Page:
May 11th, 2006

International Kittens of Mystery

Logs, Language, Fires and Flues Part 3 (Marlon Brando, his Welsh Father, and the Indoor Smokehouse)

Back home, we had just about given up on the idea of obtaining logs locally when a car pulled up - a battered Citroen 2CV with an equally battered occupant. A stocky man in his early forties climbed out, his face tanned and weather-beaten but with lines that suggested a face that knew how to smile. And huge hands that suggested a life of hard manual labour.

We exchanged a few words which neither of us understood and shook hands. Then we smiled, attempted a few more sentences and decided to fall back on the hand-shaking.

He didn't use as many 'r's as Claudine or repeat everything we said like 'He who might have been George.' He even spoke slowly but...

We just couldn't understand a word he said. The cigarette fixed between his lips didn't help. He sounded like a Gallic version of Marlon Brando, with smiles and a wheezy laugh punctuating the mumbled dialogue.

But had I heard the word bois?

I seized upon it. "Bois de chauffage?"

"Oui," he nodded. And added several other words which trailed off in a haze of cigarette smoke.

After several abortive attempts to re-direct the conversation back to logs, I resorted to sign language – giant elk or no giant elk, I was desperate. I hoped I conveyed the fact that we needed logs for our fire. I may have ordered a dozen head of wildebeest.

As he drove away, I wondered if we'd ever see him again. I think he said something about returning but whether it was today, tomorrow or sometime next week, I hadn't a clue. I hoped it wouldn't be long, the thought of another fireless night was not a pleasant one.

An hour later he returned. This time, he had company. It looked like he'd brought his father. We exchanged bonjours and shook hands and then I launched into my prepared script.

I'd spent the last hour reading through all the adverts for firewood in the local paper and translating them with the help of our dictionary. I'd learnt that logs were ordered not by the ton but by the stère - a cubic metre. I'd also noted down a number of likely woods and the going rate. It seemed that most of the wood for sale locally was oak, chestnut or acacia. I had them all jotted down and my ears trained to listen out for them.

I opened with a request for a stère of logs. The father replied with a yes. This was a good start. I then asked the price - 250 francs. What type of wood was it? Oak. Could they deliver it? Yes.

This was brilliant. This was what it was supposed to be like. I was having a conversation in French!

It was then that the 'father' turned to his 'son' and said, "I don't know what the bloody hell I'm doing here. He speaks French."

"You're English?" I said, amazed.

"Welsh," came the reply with a speed that conveyed the almost certain probability that I'd just delivered a terrible insult.

But I was impressed. Not only had our log man called round to see if we needed anything but he'd returned within the hour with an interpreter. And he could supply fence posts as well.

This was a man we could do business with.

We ordered three stère of logs and fifty fence posts. Which would be delivered the next day. In the meantime, we had to keep warm. We were not going to spend another night wrapped in blankets.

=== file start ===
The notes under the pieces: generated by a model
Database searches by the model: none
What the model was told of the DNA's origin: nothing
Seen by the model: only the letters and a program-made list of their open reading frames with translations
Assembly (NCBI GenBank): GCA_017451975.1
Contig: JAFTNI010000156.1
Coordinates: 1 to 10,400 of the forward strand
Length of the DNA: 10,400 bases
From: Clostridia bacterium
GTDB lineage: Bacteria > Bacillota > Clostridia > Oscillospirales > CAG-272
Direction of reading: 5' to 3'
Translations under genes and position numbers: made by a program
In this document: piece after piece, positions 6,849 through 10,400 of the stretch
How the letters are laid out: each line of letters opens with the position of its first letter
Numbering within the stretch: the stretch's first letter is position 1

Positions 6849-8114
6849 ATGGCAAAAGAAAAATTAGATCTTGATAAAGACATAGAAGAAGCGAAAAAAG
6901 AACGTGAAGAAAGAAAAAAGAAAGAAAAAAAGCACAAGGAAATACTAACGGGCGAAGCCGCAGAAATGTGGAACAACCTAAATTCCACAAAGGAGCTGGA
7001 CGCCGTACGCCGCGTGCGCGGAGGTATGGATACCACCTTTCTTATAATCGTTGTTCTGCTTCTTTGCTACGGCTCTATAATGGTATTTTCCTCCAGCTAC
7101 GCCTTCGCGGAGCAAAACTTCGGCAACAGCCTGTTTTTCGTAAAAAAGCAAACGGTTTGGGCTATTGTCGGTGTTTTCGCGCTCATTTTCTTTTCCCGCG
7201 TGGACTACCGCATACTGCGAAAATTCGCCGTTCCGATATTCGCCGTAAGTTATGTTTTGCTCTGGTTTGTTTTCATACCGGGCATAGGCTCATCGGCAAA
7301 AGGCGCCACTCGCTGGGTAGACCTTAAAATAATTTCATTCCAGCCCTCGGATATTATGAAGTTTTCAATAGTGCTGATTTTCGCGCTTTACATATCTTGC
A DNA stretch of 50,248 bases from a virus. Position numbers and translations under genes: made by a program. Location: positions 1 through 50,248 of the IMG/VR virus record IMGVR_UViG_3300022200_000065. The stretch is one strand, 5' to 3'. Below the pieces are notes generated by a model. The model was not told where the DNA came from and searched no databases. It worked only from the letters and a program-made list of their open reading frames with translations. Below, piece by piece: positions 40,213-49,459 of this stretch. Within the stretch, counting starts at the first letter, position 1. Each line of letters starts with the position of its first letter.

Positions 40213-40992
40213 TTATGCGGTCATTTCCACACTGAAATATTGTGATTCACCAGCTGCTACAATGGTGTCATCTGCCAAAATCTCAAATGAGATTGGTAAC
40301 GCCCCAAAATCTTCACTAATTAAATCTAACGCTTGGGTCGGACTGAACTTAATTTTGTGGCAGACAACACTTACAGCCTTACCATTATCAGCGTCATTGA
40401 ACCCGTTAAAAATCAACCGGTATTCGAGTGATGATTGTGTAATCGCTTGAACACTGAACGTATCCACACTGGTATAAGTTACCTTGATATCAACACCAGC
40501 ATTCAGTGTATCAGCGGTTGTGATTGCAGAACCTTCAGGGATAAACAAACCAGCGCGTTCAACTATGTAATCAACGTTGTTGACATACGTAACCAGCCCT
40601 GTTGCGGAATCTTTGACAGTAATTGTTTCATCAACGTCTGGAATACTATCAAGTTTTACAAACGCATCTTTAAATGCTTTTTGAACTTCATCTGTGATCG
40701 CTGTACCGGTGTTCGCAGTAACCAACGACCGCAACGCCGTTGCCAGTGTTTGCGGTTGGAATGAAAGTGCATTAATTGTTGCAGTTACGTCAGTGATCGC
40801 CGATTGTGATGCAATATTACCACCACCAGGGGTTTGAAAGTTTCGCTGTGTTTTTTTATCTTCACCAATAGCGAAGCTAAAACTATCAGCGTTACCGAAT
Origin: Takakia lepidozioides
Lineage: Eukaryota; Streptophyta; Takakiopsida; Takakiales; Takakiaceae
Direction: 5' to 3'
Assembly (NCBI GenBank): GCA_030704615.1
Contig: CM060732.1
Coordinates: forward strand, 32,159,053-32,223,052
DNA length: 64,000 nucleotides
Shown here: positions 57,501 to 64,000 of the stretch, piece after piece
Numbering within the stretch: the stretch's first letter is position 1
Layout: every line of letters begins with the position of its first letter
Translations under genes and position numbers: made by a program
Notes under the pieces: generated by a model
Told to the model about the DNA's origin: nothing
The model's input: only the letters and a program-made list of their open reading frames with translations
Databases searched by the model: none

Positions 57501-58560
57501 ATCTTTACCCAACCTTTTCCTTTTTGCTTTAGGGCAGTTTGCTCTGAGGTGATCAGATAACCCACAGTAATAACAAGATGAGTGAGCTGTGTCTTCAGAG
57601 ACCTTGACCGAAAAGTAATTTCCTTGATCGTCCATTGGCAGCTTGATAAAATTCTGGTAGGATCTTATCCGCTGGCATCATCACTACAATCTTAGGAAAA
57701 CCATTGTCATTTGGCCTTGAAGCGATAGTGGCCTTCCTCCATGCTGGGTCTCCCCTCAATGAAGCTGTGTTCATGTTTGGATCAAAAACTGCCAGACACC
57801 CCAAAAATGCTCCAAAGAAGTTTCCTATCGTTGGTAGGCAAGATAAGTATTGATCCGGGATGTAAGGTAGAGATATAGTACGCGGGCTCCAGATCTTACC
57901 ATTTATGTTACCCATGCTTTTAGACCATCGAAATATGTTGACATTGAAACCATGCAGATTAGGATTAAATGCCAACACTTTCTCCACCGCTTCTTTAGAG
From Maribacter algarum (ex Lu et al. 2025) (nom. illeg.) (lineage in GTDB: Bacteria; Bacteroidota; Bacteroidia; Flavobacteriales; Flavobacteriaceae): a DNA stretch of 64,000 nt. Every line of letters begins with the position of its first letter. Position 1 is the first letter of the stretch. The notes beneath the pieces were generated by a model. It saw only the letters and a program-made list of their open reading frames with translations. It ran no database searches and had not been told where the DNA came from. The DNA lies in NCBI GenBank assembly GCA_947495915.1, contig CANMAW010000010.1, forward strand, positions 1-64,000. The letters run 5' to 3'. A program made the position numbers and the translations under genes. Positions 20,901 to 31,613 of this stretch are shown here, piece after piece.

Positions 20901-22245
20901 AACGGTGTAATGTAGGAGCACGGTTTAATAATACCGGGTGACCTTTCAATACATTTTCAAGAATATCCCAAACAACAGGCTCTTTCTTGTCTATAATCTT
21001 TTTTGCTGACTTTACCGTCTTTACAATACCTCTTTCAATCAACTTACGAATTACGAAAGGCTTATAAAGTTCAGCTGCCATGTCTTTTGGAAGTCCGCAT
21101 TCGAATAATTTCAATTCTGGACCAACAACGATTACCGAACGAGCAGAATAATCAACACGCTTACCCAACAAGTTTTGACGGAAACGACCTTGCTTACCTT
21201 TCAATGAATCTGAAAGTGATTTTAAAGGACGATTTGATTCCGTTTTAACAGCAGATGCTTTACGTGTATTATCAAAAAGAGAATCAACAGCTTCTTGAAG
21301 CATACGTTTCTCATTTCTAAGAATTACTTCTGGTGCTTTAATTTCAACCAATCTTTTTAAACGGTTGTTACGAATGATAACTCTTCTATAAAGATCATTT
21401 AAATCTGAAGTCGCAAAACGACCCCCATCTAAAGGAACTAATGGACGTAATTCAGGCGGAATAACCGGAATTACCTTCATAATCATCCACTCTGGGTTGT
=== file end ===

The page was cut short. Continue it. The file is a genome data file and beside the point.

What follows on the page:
So we scavenged the outbuildings for wood. We combed copses and dragged the underbrush, staggering back to the house with long branches of rotting wood over our shoulders. If it looked flammable we took it. Nothing was going to stop us from having a fire.

A few hours later we all gathered around the lounge fireplace. Gypsy and the two cats vying for the position nearest the fire.

The kindling caught, the flames rose. And then ... out came the smoke and there went the animals. Three worried faces stared back at us from the safety of the hallway.

We quickly closed the fire doors. Our fire was supposed to have two glass doors but one had been broken and replaced with what looked like two scraps of aluminium welded together. It didn't look good but at least it kept the smoke in.

We returned to our settees and waited for the heat to hit us.

And waited.


So we opened the fire doors to load more wood and a wall of smoke shot out and enveloped the mantle piece.

Ah. We opened the windows to clear the air and then tried again.

The same result.

Perhaps if we kept the windows ajar? Sometimes it helps the draw.

It helped the smoke.

This was ridiculous. We couldn't get at the fire without filling the room with smoke.

And the grate was far too small. We couldn't stack the fire, throw in a match and then close the doors for the night. There was barely enough room for a ten minute blaze.

But, strangely enough, it did keep us warm that night - in a lateral fashion. The continual getting up, opening windows, closing windows, fanning the air with the door and fighting Gypsy off as she fastened her teeth around our ankles kept us remarkably active.

Perhaps that was how this fire worked - by providing aerobic exercise for the owners. And I could see exactly what had happened to the missing glass door. I felt like kicking the other one in myself.

(next instalment: Zen and the art of French Fire Design)